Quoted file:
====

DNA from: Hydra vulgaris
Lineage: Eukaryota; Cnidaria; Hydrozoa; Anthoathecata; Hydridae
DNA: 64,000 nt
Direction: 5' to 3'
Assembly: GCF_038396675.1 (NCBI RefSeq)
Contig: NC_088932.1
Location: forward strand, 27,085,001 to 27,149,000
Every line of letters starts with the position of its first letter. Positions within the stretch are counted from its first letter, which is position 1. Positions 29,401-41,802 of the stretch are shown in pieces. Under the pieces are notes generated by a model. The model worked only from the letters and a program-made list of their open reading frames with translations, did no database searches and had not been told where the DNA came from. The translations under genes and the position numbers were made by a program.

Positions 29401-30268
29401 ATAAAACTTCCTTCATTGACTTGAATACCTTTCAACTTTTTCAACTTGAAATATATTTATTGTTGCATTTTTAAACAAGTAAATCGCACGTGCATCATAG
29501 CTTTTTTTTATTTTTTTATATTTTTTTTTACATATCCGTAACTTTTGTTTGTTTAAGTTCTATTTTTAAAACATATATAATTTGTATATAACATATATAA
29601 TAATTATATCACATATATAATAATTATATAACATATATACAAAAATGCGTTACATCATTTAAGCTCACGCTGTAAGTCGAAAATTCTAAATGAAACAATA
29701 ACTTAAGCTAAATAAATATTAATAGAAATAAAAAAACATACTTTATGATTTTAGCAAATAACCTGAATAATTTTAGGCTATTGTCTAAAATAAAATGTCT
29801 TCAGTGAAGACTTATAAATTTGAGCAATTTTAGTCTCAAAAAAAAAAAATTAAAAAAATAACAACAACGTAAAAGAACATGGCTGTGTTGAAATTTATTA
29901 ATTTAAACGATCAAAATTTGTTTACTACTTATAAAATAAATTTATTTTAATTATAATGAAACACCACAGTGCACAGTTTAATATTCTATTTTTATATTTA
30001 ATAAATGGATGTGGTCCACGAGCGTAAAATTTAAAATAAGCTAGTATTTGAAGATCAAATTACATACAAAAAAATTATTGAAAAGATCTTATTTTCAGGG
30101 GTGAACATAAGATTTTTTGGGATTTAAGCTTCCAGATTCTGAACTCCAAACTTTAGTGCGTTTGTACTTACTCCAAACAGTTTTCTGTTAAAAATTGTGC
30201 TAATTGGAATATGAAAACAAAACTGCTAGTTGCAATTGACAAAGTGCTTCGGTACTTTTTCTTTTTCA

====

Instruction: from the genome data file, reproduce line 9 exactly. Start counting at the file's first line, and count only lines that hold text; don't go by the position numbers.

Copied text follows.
Positions 29401-30268